Copyright Office Introduces Online Group Registration of Photographs

As part of its continued efforts to modernize its services, the U.S. Copyright Office announces that, as of February 20, 2018, it will begin accepting applications for group registration of photographs through the Office’s online registration system. In most cases, applicants will generally be required to file such applications online, and may include up to 750 photographs in each claim. The Office has also made other changes to streamline the practices relating to group registration of photographs, described in a final rule published in the Federal Register today. The Office believes that these changes will make it significantly easier for photographers to register their works with the Copyright Office. The Office will be releasing the application on its online registration system (eCO) prior to the effective date to provide users with time to familiarize themselves with the new form.

CHECK Leslie Burn’s post for great tips on the new registration rules.

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Reminder! Record your mileage on January 1!

White Sands Layers - copyright Carolyn E. Wright

Regardless of whether your photography is a business or a hobby, you may be able to use it to make a difference in your tax obligation. Specifically, if you are running a photography business, even part-time, the costs to run it can offset your income – not just the income from your photography business but from your day job, as well. If your photography is a hobby, then the costs to support it can be deducted from the income from your photography.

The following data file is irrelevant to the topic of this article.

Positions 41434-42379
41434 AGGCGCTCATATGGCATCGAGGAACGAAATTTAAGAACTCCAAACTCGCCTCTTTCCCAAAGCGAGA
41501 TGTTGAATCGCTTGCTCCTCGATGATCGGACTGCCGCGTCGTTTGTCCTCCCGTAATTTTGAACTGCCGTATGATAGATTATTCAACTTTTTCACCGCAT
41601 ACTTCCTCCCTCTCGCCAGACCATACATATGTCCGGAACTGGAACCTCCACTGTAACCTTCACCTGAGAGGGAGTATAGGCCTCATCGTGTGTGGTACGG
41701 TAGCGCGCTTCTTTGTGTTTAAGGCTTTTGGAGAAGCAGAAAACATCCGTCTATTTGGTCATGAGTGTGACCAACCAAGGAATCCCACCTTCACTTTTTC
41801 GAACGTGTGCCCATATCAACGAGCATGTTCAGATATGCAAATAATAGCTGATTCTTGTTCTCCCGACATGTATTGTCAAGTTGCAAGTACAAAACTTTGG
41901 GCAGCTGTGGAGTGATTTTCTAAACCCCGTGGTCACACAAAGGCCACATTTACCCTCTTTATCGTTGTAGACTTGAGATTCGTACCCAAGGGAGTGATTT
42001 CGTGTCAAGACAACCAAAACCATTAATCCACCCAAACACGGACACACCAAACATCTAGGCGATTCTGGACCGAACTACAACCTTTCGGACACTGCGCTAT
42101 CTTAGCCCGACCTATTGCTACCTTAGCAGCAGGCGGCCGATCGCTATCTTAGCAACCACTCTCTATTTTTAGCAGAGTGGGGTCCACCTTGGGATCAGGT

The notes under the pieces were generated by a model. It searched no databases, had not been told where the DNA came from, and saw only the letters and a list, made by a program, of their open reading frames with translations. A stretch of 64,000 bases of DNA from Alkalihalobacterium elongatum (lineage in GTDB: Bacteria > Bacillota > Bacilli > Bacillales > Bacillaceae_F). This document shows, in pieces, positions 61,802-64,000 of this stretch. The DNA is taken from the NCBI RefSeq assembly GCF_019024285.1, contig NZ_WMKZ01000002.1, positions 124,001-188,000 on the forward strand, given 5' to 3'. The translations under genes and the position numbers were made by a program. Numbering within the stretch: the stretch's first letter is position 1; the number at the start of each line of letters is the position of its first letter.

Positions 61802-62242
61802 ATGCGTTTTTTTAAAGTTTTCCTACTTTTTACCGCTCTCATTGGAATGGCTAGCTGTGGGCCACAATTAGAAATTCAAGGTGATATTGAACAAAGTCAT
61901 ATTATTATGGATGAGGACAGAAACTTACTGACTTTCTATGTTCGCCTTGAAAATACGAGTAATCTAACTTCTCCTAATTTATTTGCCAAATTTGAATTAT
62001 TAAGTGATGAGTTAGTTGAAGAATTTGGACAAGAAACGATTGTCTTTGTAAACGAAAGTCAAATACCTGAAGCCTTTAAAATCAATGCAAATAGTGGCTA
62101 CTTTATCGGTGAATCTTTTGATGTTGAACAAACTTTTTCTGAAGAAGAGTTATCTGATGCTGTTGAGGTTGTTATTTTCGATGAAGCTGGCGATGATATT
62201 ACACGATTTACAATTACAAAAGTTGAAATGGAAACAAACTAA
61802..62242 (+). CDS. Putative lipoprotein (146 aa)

The key is to keep good records, using the tax laws to your advantage. For example, you may be able to deduct your automobile expenses from your taxes. You have two options: you either can track the mileage that you travel for photography purposes to deduct the government rate per mile (currently $0.535); or you can calculate what it costs to operate your vehicle for the year and apply the percentage that you use your automobile for photography to determine your auto expense.

BUT FOR EITHER method, record the starting mileage for your vehicle each year. Check with your tax advisor and the IRS website for more information.

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eCO Improvements

eCO website homepage

Today, the U.S. Copyright Office implemented a series of technical upgrades to its electronic registration system. The upgrades:

  • reorganize the home screen for the eCO system;
  • remove the three questions that previously directed applicants to the Standard Application or the Single Application;